NBA should have come down harder on Dexter Pittman
BY CHRISTINE BRENNAN USA Today May 24, 2012 12:13PM
Updated: May 24, 2012 2:44PM
Once NBA Commissioner David Stern sifted through the flagrant fouls, flailing arms, blood, bruises, excuses and extracurricular winking from the mayhem of Tuesday night’s Miami Heat-Indiana Pacers game, he made a sound decision that didn’t go quite far enough:
He suspended Miami forward Udonis Haslem, who clobbered Indiana’s Tyler Hansbrough on his shoulders and face, for Game 6 of their Eastern Conference semifinal series. That was the right call.
He also suspended Miami center Dexter Pittman for three games for sending a ferocious elbow into the neck and shoulders of Pacers guard Lance Stephenson. That was not the right call. It was far too lenient. Pittman should have received at least seven games, the same punishment that Metta World Peace of the Los Angeles Lakers was given last month by Stern for a similar forearm shiver. It should be an eye for an eye, an elbow for an elbow, in today’s NBA.
Not only did Pittman get off with less than half the suspension World Peace did, the villain formerly known as Ron Artest got off relatively easy himself. When he sent a violent elbow crashing into the head of James Harden in a regular-season game against the Oklahoma City Thunder, he was lucky to get only seven games. Less than a week earlier, the NHL suspended Phoenix Coyotes goon Raffi Torres for 25 games, all the way into next season, for leaving his feet to attack the head of the Chicago Blackhawks’ Marian Hossa.
In this era of heightened concern about concussions, Stern should have been just as tough on World Peace, and on Pittman. Neither should have been allowed to play another second in this year’s playoffs.
When the NHL is leading the way on player punishment, it should be downright embarrassing for the leagues that are left behind.
World Peace’s hit on Harden in April caused a concussion, while X-rays on Stephenson were negative. But that shouldn’t matter. When he attacked Stephenson, Pittman seemed to be on a mission not to play basketball, but rather to simply lay out Stephenson. Considering the force and velocity with which Pittman’s elbow met Stephenson’s neck and shoulders, everyone was fortunate that he wasn’t injured much more seriously. To make matters worse, Pittman was shown on the telecast winking after committing the foul. We know these two teams can’t stand each other, but it’s still appalling to see an opponent show such blatant disregard for a rival after attacking him.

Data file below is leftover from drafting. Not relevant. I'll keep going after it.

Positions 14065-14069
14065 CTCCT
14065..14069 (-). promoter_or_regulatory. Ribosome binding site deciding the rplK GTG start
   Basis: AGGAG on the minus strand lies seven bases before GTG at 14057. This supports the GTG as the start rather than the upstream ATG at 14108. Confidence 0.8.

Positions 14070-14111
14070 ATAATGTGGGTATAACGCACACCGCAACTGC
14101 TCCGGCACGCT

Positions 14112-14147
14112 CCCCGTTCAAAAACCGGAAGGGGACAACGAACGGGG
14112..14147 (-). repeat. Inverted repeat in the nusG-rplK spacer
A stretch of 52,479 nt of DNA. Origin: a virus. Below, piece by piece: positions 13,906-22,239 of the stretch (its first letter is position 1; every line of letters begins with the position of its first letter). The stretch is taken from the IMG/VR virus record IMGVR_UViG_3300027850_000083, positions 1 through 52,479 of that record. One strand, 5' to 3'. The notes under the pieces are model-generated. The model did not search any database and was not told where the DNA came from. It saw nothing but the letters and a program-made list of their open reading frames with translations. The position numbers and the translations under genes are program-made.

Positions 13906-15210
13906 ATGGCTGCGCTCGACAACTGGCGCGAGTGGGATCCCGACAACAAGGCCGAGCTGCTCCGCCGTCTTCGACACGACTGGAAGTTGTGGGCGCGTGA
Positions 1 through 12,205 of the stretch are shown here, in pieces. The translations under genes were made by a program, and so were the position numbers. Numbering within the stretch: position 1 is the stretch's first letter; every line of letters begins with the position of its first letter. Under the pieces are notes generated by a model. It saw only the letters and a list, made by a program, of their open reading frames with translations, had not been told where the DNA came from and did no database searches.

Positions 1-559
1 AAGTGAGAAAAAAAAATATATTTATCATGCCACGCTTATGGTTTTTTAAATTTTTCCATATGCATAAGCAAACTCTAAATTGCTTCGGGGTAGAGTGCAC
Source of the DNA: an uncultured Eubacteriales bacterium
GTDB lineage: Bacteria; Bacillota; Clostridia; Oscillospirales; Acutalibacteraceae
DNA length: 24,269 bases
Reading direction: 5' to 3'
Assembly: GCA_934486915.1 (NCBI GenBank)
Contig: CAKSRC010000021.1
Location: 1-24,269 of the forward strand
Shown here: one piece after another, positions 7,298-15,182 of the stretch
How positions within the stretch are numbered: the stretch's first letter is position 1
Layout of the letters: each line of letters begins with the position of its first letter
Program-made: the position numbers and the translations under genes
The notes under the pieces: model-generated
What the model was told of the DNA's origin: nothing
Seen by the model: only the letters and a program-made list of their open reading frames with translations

This ugliness began relatively early in Miami’s 115-83 Game 5 victory. In a span of 57 seconds in the second quarter, there were bookend flagrant fouls. First, Hansbrough swung his arm downward and whacked Miami’s Dwyane Wade across the face, opening a gash above his right eye, as Wade drove to the basket. But Hansbrough looked to be going for the ball -- something in which his counterparts in Tuesday’s NBA violence, Haslem and Pittman, didn’t appear to have the least bit of interest in. And for that reason, Hansbrough still gets to play in Game 6.
Moments later, Haslem, a tough guy who is an enforcer for Wade and LeBron James, retaliated when he clobbered Hansbrough’s right shoulder and face as he drove to the basket. That should have been called a Flagrant Foul 2 and resulted in his ejection from the game. Because the referees blew that call, Stern had to kick him out for Game 6. The irony is Miami might miss him more then than had he been suspended on the spot Tuesday night for just that game.
Then there was the worst of it, Pittman’s takedown of Stephenson, who had been on the Heat’s radar since making a choking gesture toward James in Game 3 and having words with Miami’s Juwan Howard before Game 4. No one is using the term bounty, obviously, but this all has a certain ring to it, doesn’t it?
Perhaps these chippy games between the oh-so-very mature Heat and Pacers should come to be known as the “You started it ... No, you did” series. It all sounds like a lot of playground pointing and screaming, with some serious muscle behind it.
But, at least for one evening, we know who deserves the blame. Stern came down squarely against the Heat. Yes, there were three flagrant fouls in Game 5, but they were not equal. To do the right thing, he had to punish two Miami players with suspensions, but no one from the Pacers. That wasn’t easy to do, but it was the right thing to do. This time, we can safely say whose fault it was.